Papers sought for a proposed special session for MLA Annual Meeting, 2008.
In the 1986 teen movie Pretty in Pink, Molly Ringwald’s Andie Walsh is pursued by three high school boys: Duckie, Blane, and Steff. It is Steff who is simultaneously the most threatening and the most thrilling of her suitors. Played by James Spader in all of his blonde glory, Steff stalks the high school like a sexy, grown up beast. Resplendent in t-shirts and suit jackets, Spader’s Steff looks more like a brooding adult male than the smooth-faced teen he is supposed to be. In comparison to Andrew McCarthy’s bland Blane and Jon Cryer’s spunky Duckie, Steff is clearly a threatening presence: angry, smoking, and very ready for sex. The character of Steff was clearly written to be the boy teen girls would love to hate, but the role is given more edge by Spader’s all-American beauty and the undercurrent of perversion that beauty ultimately brings. His good looks are unsettling and his palpable horniness, read as disturbing by Ringwald’s Andie, is for adult viewers watching the film now, exhilarating. His performance is a tiny patch of sexual brightness in an otherwise sexually safe film.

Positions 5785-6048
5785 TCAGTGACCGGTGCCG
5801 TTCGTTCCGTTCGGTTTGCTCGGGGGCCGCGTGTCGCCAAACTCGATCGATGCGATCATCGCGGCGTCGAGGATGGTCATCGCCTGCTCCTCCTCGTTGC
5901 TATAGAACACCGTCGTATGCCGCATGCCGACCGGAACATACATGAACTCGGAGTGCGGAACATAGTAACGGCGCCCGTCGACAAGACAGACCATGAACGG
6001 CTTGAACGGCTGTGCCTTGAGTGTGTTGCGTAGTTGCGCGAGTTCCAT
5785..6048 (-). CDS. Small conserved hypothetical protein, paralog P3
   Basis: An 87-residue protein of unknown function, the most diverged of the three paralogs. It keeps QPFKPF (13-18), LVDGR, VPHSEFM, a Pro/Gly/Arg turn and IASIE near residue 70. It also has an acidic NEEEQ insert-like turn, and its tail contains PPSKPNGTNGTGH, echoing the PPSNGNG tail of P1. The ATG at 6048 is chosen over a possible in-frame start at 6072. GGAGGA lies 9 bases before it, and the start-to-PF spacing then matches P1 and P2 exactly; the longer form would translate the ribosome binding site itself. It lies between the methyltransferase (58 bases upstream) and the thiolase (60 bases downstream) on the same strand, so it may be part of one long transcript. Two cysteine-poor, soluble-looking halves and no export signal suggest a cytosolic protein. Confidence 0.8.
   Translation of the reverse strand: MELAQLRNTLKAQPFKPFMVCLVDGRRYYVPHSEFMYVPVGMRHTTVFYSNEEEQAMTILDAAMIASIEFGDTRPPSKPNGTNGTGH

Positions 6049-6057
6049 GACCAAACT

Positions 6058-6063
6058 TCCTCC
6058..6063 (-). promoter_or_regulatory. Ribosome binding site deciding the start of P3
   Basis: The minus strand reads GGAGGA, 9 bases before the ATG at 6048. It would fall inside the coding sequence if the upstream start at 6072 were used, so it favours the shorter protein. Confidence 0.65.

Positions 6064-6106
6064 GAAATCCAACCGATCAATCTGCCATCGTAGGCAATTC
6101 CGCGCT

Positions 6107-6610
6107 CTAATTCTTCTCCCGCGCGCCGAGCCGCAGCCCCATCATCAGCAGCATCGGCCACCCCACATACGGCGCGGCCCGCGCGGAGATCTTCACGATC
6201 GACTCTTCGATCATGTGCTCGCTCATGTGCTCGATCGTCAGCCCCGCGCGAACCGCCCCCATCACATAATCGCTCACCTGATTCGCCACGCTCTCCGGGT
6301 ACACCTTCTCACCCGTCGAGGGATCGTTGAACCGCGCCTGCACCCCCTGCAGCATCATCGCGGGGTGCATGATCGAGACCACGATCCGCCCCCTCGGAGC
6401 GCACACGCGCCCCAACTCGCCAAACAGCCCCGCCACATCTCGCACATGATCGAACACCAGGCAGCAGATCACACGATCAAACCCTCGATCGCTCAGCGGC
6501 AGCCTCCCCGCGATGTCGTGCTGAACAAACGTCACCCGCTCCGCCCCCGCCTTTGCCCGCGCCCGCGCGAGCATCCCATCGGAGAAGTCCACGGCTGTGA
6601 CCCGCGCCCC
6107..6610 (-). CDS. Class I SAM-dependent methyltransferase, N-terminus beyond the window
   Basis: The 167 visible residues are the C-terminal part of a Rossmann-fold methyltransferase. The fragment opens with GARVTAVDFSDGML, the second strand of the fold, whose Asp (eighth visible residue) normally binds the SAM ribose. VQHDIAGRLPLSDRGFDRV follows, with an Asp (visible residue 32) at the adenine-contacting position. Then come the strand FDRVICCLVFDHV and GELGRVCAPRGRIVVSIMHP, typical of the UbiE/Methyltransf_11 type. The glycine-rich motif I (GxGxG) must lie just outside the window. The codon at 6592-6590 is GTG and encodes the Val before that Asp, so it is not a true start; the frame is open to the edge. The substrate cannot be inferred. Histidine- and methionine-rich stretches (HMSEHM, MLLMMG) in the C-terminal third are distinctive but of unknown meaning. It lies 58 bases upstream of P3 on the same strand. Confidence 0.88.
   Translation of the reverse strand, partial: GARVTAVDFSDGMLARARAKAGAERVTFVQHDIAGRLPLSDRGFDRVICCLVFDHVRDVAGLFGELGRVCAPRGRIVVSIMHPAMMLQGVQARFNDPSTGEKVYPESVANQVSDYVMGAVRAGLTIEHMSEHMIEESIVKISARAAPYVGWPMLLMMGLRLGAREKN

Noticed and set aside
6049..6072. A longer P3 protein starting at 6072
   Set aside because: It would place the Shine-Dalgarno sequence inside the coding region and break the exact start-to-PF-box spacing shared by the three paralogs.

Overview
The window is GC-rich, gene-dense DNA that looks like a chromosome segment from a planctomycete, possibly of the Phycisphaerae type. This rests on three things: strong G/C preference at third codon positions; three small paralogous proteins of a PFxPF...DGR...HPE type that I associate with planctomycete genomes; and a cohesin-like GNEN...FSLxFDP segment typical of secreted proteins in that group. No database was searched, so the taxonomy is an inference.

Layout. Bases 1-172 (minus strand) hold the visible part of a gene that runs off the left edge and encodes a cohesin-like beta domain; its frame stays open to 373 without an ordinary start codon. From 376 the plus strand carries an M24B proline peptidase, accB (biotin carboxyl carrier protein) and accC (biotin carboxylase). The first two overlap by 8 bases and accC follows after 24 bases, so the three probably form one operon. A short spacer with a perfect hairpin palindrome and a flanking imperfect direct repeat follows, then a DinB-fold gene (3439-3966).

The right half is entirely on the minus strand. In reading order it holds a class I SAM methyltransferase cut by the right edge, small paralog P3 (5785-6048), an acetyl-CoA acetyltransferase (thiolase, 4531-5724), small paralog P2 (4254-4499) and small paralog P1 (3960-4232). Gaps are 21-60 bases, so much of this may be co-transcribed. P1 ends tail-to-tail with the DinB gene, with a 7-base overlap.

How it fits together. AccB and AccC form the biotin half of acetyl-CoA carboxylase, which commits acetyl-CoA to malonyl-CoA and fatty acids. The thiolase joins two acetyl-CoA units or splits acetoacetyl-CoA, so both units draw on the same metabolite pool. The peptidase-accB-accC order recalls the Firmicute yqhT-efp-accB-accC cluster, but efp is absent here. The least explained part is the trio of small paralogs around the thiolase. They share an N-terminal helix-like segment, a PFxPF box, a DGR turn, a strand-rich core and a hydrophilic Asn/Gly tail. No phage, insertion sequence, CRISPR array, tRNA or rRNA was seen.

In understanding attitudes toward filmed representations of male sexuality, Spader’s career proves to be instructive. Whether he is the cruel drug dealer suggesting Robert Downey, Jr. pay off his debts in a certain bodily manner in Less Than Zero (1987); the impotent filmmaker in Sex, Lies, and Videotape (1989); a man sexually aroused by car crashes and their victims in Crash (1996); or an S&M inspired boss in Secretary (2002), Spader plays the American male as a gorgeous, sexually obsessed, complicated animal. What can Spader’s roles teach us about approaches to male sexuality in American film? Why is Spader often cast as a disruptive counterpoint to more tame examples of male sexual expression? What about him is so challenging or unsettling? And how can we use Spader’s work as a way to understand contemporary formulations of American masculinity in general?
For this proposed special session, papers can include but are not limited to the above-mentioned films. Investigations of Spader’s roles on The Practice or Boston Legal will also be considered. Interested panelists should submit 250 word abstracts via E-mail by March 10, 2008 to Sharon Becker at Claremont Graduate University (email@example.com). Queries welcome. All panelists chosen for participation must be members of the Modern Language Association by April 7, 2008.
Claremont Graduate University
Department of English
121 East Tenth Street
Claremont, CA. 91711 Email: firstname.lastname@example.org
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